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Women Call Bulls–t On LAPD Officer After He Claims Starbucks Barista Put 'Used Tampon' In His Frappuccino

Women Call Bulls–t On LAPD Officer After He Claims Starbucks Barista Put 'Used Tampon' In His Frappuccino
AlxeyPnferov / Getty Images, @monstris/Twitter

Some police officers have been getting the side-eye from the Internet recently as claims of tampering regarding their food and drinks have repeatedly turned out to be false.

We had "Molly McMuffin," "The Shake Shack Sheriffs," "Officer Arby's," "The McChicken Chief," and now this officer and his "tamppuccino." Twitter really should get paid for coming up with some of these nicknames.

In this most recent incident, a plain-clothed police officer went to a Starbucks location inside of a Target store. The officer said he ordered a frappuccino and paid using his police union credit card, got his drink, and then left.

If all of your Starbucks locations are independent, you may not have an understanding about how the Starbucks locations inside of Target are set up. Typically, one or two employees work behind a low counter. Drinks are made there, where the customer can see everything.

Usually there is nowhere an employee can go and be out of the line of customer sight while also making the drinks. This will be important later.

This setup is pretty standard, though some get fancier lighting and more space with a larger selection.

Jeff Gritchen/Digital First Media/Orange County Register via Getty Images

The officer claims he went about his business sipping his drink. About halfway through he noticed something strange and fished out what he decided was "a used tampon." The officer then says he angrily went inside and confronted the staff, then filed a police report.

LAPD came out, questioned people, pulled surveillance video, etc. The LA Police Protective League issued a statement admonishing the "assault" well before any investigation was actually done.

"This disgusting assault on a police officer was carried out by someone with hatred in their heart and who lacks human decency. We hope they are publicly exposed, fired, arrested, and prosecuted for their cowardly and repugnant actions."

Meanwhile, FOX reporter Bill Melugin ran the story, and image, on Twitter.

People found the entire incident suspicious. The timing didn't make sense. The lack of opportunity to fiddle with his drink didn't make sense. The fact that the officer was plain-clothed and the only thing to identify them as police was the card they used -- a card which employees typically can't see -- makes it seem pretty much impossible that the employees would have known he was an officer in the first place, and would thus have had no reason for the "assault."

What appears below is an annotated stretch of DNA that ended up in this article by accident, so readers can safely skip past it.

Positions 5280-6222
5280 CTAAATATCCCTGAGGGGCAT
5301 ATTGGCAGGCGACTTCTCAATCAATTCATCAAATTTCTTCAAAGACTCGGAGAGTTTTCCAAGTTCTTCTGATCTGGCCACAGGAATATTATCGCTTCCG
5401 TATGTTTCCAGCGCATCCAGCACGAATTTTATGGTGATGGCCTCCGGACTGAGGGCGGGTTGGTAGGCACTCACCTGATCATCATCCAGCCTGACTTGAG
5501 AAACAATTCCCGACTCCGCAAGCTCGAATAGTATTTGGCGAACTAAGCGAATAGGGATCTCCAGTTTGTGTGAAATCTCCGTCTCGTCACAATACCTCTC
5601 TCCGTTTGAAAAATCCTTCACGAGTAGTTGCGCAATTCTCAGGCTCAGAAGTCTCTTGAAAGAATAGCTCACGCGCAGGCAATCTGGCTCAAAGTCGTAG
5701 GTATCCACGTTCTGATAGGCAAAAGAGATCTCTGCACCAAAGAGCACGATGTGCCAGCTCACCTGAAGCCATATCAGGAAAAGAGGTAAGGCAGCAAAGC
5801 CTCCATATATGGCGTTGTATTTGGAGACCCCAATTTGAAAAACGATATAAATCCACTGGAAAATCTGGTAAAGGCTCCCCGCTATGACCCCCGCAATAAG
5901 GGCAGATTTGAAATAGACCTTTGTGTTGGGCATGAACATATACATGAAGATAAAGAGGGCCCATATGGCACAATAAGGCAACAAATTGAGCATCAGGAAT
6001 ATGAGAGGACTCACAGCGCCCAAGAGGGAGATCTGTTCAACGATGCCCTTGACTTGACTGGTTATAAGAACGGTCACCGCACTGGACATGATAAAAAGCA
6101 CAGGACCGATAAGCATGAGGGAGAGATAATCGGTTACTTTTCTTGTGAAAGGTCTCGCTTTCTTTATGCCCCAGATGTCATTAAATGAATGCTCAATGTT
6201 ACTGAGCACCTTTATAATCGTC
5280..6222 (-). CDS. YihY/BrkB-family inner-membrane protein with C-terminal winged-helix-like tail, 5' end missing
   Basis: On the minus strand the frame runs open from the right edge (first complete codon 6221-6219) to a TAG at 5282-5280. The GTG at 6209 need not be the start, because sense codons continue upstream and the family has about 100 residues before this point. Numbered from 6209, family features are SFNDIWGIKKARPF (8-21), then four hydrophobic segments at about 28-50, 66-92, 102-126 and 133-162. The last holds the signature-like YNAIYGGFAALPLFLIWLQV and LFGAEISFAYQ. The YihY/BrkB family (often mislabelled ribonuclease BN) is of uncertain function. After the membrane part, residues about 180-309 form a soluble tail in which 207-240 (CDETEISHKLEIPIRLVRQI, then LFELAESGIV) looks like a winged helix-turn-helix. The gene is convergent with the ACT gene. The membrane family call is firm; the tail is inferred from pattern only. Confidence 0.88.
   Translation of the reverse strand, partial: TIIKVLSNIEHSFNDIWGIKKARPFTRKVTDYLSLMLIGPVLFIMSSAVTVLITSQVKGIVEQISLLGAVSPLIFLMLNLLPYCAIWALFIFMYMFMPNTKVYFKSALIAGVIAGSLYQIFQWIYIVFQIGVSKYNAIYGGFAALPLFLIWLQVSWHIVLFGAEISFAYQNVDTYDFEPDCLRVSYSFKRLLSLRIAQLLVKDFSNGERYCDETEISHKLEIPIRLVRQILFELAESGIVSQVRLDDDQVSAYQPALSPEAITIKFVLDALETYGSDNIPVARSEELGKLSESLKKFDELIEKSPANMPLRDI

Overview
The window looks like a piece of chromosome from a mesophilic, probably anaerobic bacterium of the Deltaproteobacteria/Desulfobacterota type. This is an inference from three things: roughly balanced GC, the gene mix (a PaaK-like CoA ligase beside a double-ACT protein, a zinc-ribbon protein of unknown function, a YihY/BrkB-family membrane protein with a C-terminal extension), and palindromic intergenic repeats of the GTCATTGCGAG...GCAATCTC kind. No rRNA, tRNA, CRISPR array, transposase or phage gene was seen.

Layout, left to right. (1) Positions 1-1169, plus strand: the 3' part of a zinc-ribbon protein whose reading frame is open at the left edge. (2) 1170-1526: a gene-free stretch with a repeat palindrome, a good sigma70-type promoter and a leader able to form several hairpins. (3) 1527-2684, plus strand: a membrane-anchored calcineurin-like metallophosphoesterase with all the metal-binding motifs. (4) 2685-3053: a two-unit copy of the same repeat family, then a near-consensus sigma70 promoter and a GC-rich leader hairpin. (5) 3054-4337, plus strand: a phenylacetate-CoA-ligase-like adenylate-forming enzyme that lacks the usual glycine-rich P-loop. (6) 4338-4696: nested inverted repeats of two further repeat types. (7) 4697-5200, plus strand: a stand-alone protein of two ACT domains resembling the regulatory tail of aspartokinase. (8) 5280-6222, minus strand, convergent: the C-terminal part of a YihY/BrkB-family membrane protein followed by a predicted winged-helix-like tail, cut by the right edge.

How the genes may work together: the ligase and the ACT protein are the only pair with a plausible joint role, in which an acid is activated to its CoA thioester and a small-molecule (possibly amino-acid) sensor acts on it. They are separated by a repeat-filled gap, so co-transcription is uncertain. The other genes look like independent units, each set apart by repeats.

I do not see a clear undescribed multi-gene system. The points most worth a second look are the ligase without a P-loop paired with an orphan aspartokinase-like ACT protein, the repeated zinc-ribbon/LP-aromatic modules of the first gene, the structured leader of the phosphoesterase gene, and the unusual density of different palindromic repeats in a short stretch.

People were quick to question the officer's version of events.

Several people questioned whether the reporter should have actually run with this story based on the total lack of evidence and the number of times this sort of thing has been proven to be totally made up. There was, however, the other glaringly obvious issue that people with a vagina were quite happy to point out.

That is absolutely not a tampon.

So we've got people telling the media this was definitely not going to end well. We've got women rolling their eyes and laughing about how obviously not-a-tampon the "thing" is. We've got a public who is suspicious from the get-go considering the incidents mentioned earlier.

Still, the FOX reporter (and a shocking number of other outlets) ran with the story ... until it slammed right into the conclusion everyone saw coming.

Twitter is not afraid to hit you with a "told you so."

We have established that the "object" was not a tampon. We have established that the video shows the baristas did nothing to the drink. We do not know what the object in the drink was or if the officer put it there themselves, though that seems to be the commonly held belief right now.

All we do know for sure is that pretty much anyone who has ever menstruated could have told everyone involved that this is not a tampon. In fact, they did. Repeatedly. With demonstrations of what actual tampons do in liquid.

It's almost like listening to the public would have saved everyone a lot of time and embarrassment.